Sitting beside Christine was Jamie Stewart, her father. With mansions in Toronto, Florida, and Muskoka, he came into wealth the old fashioned way: he inherited it. Helen Stewart, her mother and fugitive from Jamie’s outrageous lifestyle, lived in luxurious exile in the south of France with nothing but bad memories and a generous settlement. Christine’s late grandfather, also a Torontonian, had spearheaded the family wealth. He had a very large interest in the Canadian Copper Company when it made a gigantic copper/nickel discovery near Sudbury, Ontario. The company was renamed INCO, or International Nickel Company, in 1903. In 1928 it became a Dow component. He held, and the rest became history. His wife, Jamie’s mother, passed away in 1967, two years after her husband’s death. With the passing of his parents, obscene wealth had accrued to Jamie, their only child.
A dilettante from birth, Jamie still looked and played the part. He was still a very good looking man. His once long wavy black hair had turned grey, but he kept it neat and well groomed. His sharp facial features and large brown eyes were enhanced by a perpetual tan, the result of frequent trips to his Florida home. As with most men in their early sixties, gravity and lack of exercise had taken their toll on his body. Twice divorced, he had given up on any thought of marrying again, but vowed to go to his death with Vicky Anschutz, a former European bar fly, and a woman he affectionately referred to as his ‘squeeze du jour’. He had warned her that his vow was valid for so long as she never, ever asked him to marry.
He had flunked or been kicked out of the best private schools that money could buy. Undaunted, he spent the next segment of his life wasting money, throwing lavish parties, drinking excessively, and traveling in style to almost every country on the planet. For him, work was what other people do. “It takes too much time,” he told his friends. In spite of everything allegedly negative about the man, everyone loved him. He had an enormous sense of humor and a generosity second to none. His outrageous lifestyle was the primary reason he had burned through two wives, yet women were still attracted to him like moths to a flame. To enhance his daughter’s engagement to Steve Monteith, he loaned five million dollars to Monteith Homes Ltd., his future son in law’s company, to assist in the construction of a model cottage on Lake Joseph, one of the three largest lakes in Muskoka. To punctuate the gesture, he told Steve that as a wedding gift he would forgive the loan. With a chuckle, he added that he would call the loan if the marriage, for whatever reason, failed to materialize. The loan was secured by a first collateral mortgage on the cottage and property. The put and call feature was indeed a clause in the mortgage, a blue-cornered copy of which nestled comfortably in Jamie’s wall safe.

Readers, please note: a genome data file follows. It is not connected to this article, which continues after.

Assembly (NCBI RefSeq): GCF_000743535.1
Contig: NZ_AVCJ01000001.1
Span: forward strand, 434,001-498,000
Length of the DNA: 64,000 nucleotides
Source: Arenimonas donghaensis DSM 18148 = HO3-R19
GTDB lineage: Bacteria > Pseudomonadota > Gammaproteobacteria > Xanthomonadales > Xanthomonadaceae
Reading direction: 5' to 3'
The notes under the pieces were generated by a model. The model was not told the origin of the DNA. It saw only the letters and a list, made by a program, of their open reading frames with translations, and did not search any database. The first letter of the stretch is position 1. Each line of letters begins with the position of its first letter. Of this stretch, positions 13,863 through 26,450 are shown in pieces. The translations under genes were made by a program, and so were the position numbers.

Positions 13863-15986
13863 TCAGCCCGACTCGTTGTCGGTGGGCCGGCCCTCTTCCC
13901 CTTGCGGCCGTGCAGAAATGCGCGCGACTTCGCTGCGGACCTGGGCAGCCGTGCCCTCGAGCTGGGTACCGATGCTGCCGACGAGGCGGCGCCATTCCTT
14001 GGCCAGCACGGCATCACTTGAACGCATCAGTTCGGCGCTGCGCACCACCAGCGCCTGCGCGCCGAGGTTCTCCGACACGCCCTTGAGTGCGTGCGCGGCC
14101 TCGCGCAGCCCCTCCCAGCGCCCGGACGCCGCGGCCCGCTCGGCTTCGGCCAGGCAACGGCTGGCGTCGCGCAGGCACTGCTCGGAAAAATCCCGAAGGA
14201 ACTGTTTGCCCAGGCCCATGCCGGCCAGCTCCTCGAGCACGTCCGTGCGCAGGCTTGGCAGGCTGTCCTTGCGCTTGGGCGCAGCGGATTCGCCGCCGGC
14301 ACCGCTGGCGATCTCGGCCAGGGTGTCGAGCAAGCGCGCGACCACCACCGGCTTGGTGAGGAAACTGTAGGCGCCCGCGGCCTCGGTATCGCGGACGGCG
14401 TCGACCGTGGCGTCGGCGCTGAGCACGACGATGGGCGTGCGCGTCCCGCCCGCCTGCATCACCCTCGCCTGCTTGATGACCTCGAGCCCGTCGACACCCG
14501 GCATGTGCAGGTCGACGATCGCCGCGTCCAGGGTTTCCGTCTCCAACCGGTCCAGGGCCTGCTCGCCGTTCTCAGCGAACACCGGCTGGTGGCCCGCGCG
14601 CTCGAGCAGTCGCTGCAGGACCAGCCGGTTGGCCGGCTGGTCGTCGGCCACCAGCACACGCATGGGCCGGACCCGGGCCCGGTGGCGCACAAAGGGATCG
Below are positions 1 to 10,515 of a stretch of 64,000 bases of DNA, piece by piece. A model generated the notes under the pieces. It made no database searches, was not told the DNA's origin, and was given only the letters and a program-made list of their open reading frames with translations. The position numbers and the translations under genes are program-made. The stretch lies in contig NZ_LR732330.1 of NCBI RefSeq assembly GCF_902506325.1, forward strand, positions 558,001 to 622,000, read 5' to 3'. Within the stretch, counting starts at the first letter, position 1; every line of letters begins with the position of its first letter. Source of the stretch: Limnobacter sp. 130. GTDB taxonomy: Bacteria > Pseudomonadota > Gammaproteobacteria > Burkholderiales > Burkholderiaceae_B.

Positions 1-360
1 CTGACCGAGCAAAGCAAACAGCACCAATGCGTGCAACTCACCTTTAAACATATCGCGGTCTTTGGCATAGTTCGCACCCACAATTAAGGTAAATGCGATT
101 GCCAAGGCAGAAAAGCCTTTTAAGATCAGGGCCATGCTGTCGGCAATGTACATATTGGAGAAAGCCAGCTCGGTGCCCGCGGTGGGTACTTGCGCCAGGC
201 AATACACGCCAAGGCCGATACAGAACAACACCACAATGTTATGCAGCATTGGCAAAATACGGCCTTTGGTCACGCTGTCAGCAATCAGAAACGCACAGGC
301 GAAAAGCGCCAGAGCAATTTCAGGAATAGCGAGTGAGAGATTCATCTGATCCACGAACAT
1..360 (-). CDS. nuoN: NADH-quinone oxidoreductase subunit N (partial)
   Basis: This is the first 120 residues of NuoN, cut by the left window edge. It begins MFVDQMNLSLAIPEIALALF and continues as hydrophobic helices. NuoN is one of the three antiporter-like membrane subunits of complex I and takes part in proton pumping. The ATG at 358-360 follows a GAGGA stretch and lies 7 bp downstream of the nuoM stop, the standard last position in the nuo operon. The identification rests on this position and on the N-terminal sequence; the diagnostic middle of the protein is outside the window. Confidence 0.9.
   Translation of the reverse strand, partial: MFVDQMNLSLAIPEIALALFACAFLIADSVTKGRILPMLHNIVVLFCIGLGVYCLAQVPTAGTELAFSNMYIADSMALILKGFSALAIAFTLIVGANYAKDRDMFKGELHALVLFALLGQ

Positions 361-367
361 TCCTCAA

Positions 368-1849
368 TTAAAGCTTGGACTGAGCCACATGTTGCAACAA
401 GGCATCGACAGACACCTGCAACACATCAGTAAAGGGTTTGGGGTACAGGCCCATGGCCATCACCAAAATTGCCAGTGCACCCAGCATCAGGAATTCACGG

Christine’s mother, Helen, Jamie’s first wife, twelve years earlier had escaped his crazy world with her sanity and a huge settlement. Although Christine saw her only once or twice a year, she was delighted that her mother had remarried and was living happily with her second husband at their lovely rural home near Montpellier, in the south of France.
Christine had met Steve at a gala wedding held at Muskoka Lakes Golf and Country Club in the summer of 1998. Her dazzling brown eyes, vitality, and joie de vivre were irresistible to Steve, and to most men who saw her. She had the ability to walk into a room full of people and effortlessly command the attention of everyone. The timing was perfect. Christine was maid of honor, Steve was best man. The atmosphere was perfect: a warm summer night, the elegant clubhouse on the lake, booze flowing like Niagara Falls, and a guest-list including celebrities and Toronto’s glitteratti. Falling in love was easier than falling into the lake. It had the makings of a union made in heaven. Both were well educated, members of the lucky gene club, and only slightly beyond the right age. The two enjoyed an intense but protracted dating relationship until Christine’s full court press resulted in a ring on her finger in July, 2001. The events of September 11, 2001, resulted in a postponement of their wedding to a date yet to be determined.